The importance of the Northern Sea Route is not in trying to make it a new Suez Canal, but in giving a boost to the development of service industries (mainly high-tech industries) and adjacent regions, as well as in opening one more window of opportunity for Russia’s integration into the global world.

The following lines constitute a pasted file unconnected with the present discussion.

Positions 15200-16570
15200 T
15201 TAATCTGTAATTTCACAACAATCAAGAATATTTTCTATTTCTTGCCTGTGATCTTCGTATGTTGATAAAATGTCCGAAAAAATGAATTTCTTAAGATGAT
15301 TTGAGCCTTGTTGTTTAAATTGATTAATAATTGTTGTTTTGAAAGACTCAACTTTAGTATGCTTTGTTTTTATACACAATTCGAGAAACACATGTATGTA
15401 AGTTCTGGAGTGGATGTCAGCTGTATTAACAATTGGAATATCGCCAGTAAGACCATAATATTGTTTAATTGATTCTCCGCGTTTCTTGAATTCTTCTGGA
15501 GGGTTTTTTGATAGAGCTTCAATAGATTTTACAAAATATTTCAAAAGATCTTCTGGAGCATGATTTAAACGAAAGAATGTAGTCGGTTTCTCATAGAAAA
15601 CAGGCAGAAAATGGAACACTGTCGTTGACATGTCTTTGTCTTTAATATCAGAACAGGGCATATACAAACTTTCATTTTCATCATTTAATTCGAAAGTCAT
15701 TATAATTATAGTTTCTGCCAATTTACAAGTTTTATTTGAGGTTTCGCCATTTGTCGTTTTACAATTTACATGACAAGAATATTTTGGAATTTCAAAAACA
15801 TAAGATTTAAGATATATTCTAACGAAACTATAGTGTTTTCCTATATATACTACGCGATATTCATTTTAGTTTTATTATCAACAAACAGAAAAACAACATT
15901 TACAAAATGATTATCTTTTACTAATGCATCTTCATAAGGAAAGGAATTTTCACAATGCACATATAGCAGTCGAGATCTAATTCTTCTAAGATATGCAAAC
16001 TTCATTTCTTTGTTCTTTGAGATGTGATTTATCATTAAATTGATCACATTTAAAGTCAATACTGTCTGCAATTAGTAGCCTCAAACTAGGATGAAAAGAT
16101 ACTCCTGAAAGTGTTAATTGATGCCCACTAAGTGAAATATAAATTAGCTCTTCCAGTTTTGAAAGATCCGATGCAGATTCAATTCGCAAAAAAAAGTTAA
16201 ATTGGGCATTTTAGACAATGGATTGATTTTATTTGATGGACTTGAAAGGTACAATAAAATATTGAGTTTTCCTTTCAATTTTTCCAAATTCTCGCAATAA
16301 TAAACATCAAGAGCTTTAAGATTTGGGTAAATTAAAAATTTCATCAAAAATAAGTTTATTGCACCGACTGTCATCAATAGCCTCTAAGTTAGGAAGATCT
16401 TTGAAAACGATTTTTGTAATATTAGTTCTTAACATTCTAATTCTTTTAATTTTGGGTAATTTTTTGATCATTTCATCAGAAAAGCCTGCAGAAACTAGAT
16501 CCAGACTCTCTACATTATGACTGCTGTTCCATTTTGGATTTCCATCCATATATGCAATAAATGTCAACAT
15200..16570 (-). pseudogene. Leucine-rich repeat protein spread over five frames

This book presents the results of analysis of human capital in Murmansk and Archangelsk regions, republics of Komi and Karelia, and Nenets Autonomous Region. The authors considered migration processes and their trends; some of these were analyzed at municipal level. Having taken in account the importance of life expectancy as a complex indicator of sustainable development, the authors identified the periods of its growth and decline. Age-specific differences were also scrutinized. The relative contributions of major causes of mortality in life expectancy at birth were estimated. The authors described the dynamics of population of small indigenous peoples of the North (Vepsians, Nenets, Komi), the problems associated with their self-identification, census administration, migration, childbirth and life expectancy. The authors analyzed climate change as the new health risk factor, which affects safety of food and drinking water, accessibility of medical services and specific practices of deer-herding. A separate chapter of the book is devoted to current and future trends in working-age population until 2002. Each territory of Barents Sea Region displayed its own peculiar behavior of this indicator. The authors compared selected social, economic and demographic indicators in European part of Russian Arctic with those in foreign countries which belong to Barents Sea Region. This monograph was a product of collaborative efforts of the researchers from Economic Forecasting Institute and Institute of Demography of Higher School of Economics. B. A. Revich, Doctor of Medicine, and B. N. Porfiryev, Corresponding Member of Russian Academy of Sciences, edited this book.